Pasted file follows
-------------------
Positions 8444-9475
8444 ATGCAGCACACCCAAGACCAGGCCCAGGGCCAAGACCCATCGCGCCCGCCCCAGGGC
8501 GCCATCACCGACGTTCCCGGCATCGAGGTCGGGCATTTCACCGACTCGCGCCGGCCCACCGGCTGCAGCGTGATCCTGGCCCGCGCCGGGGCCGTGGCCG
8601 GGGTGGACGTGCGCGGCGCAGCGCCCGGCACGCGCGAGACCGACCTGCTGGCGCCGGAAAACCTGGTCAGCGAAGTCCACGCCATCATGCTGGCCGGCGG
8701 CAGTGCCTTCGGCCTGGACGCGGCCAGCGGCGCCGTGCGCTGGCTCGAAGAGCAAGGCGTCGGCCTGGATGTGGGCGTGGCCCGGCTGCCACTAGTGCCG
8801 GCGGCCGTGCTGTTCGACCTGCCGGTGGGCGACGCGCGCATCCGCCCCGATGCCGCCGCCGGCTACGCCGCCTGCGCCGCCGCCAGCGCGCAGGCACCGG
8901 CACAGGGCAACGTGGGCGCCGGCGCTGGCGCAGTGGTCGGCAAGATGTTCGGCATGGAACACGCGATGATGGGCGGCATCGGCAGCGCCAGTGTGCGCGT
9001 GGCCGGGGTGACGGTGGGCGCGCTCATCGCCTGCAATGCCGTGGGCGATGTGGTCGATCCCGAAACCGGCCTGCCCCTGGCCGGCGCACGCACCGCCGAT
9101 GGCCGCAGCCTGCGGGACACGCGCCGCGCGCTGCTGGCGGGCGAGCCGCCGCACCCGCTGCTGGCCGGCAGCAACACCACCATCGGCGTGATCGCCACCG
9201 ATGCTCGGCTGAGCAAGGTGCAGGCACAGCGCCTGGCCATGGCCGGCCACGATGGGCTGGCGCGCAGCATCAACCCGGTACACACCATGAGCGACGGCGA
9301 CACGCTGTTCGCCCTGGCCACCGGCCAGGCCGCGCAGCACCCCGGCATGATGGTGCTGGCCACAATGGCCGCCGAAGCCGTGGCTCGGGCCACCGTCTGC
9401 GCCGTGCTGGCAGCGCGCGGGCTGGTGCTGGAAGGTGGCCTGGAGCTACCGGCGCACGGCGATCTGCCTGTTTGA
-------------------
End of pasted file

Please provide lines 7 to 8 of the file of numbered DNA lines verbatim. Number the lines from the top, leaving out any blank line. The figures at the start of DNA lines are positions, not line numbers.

8901 CACAGGGCAACGTGGGCGCCGGCGCTGGCGCAGTGGTCGGCAAGATGTTCGGCATGGAACACGCGATGATGGGCGGCATCGGCAGCGCCAGTGTGCGCGT
9001 GGCCGGGGTGACGGTGGGCGCGCTCATCGCCTGCAATGCCGTGGGCGATGTGGTCGATCCCGAAACCGGCCTGCCCCTGGCCGGCGCACGCACCGCCGAT